South Sudan’s top U.N. aid official on Saturday, May 10, had hailed a new peace deal and called for food aid to flow to counter the risk of mass hunger only hours before renewed fighting was reported.
London’s Daily Telegraph reported that Toby Lanzer, the U.N. aid official in South Sudan said on Twitter on Saturday. “Calling on both parties to facilitate deliveries of emergency relief to people in need now: open roads for truck convoys & rivers for barges.”
The truce signed by President Salva Kiir and former Vice President Riek Machar late Friday in neighboring Ethiopia had called for a cessation of hostilities within 24 hours as well as unhindered humanitarian access.
This agreement is the second peace deal of the nearly five-month conflict. However neither Kiir nor Machar attended the January talks that forged the first cease-fire. While that cease fire was quickly ignored, this time the leaders stood face to face, a hopeful sign one week after U.S. Secretary of State John Kerry met with Kiir in South Sudan’s capital and spoke to Machar by phone. Days later U.N. Secretary-General Ban Ki-moon flew in, adding to the pressure.
A military spokesman said a cease-fire would take hold, according to ABC News, but wary skepticism appeared to be justified by Sunday’s events as independent observers reported renewed fighting with both sides accusing the other of breaking the ceasefire agreed hours earlier.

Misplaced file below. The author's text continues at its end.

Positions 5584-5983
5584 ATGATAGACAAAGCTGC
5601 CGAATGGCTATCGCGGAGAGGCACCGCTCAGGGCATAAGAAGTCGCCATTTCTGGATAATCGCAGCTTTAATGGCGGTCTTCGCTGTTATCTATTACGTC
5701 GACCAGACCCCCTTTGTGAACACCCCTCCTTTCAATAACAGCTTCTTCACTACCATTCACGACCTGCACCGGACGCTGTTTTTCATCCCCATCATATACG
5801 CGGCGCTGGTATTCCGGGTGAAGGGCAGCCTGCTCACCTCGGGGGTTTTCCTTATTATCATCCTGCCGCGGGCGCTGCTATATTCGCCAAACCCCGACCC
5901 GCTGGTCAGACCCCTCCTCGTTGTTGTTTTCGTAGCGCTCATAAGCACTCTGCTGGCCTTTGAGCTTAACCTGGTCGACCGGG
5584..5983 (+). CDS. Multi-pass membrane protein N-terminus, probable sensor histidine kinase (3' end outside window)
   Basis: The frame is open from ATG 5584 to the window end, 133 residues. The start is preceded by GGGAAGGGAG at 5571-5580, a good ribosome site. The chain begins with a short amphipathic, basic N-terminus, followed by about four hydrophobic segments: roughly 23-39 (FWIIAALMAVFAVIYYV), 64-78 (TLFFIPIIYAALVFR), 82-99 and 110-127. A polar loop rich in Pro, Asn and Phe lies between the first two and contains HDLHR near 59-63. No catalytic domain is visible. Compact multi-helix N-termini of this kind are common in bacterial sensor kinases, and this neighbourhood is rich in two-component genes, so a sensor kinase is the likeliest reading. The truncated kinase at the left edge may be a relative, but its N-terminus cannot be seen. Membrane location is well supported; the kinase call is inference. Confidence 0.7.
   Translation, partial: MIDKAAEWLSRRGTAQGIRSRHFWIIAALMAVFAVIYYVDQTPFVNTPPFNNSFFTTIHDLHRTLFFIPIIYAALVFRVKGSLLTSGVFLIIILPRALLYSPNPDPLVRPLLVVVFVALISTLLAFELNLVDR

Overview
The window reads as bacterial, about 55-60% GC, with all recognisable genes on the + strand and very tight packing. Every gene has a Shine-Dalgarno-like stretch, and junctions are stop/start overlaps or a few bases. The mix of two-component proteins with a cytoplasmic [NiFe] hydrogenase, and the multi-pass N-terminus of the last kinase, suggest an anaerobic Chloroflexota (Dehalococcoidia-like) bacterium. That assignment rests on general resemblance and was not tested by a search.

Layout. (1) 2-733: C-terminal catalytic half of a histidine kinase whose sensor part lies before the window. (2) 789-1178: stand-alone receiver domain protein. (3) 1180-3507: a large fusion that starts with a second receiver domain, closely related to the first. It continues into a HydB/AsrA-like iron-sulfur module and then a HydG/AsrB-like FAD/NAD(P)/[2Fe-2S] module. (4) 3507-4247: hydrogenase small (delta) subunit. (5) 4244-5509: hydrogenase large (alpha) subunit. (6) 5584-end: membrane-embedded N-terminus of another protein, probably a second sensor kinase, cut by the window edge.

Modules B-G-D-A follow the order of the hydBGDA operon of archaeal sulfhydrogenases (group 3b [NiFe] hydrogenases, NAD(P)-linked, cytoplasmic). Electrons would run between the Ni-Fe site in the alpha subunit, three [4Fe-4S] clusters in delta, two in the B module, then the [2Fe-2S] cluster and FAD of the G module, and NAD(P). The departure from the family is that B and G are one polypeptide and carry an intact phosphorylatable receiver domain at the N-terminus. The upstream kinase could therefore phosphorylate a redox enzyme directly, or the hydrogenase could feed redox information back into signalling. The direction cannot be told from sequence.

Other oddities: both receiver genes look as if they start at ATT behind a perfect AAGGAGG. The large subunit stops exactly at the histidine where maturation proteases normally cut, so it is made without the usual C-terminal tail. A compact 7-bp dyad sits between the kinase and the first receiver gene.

The rebel followers of Machar and the army of Kiir accused one another of launching attacks against one another’s positions in two oil-rich northern state, including near the key hub of Bientiu.
Kiir and Machar have faulted the other for insincerity in signing the peace accord which would begin to allow measures to ward off a forecast humanitarian disaster.
A new analysis released Saturday by the World Food Program, Save the Children and South Sudan government found food needs deepening to “alarming” levels in areas isolated by conflict, particularly several counties in Unity state, where up to 75 percent of people face severe hunger.
The fighting that broke out in December in the world’s youngest nation has claimed thousands — and perhaps tens of thousands — of lives, with more than 1.2 million people forced to leave their homes according to UN estimates
The conflict which started as a personal rivalry between Kiir and Machar, has seen the army and communities divide along ethnic lines, pitting members of Kiir’sDinka tribe against Machar’s Nuer.
John Prendergast, the co-founder of the Washington-based Enough Project, which does advocacy work in eastern and central Africa, said, “We will know very quickly whether the parties are serious, as they are right now poised to attack each other in a number of volatile locations on the front lines of the war. It is crucial to deploy the regional civilian protection force and cease-fire monitors to ensure some measure of compliance,” he added. “If this falls apart, the fighting will enter an even bloodier phase as the stakes continue to increase.”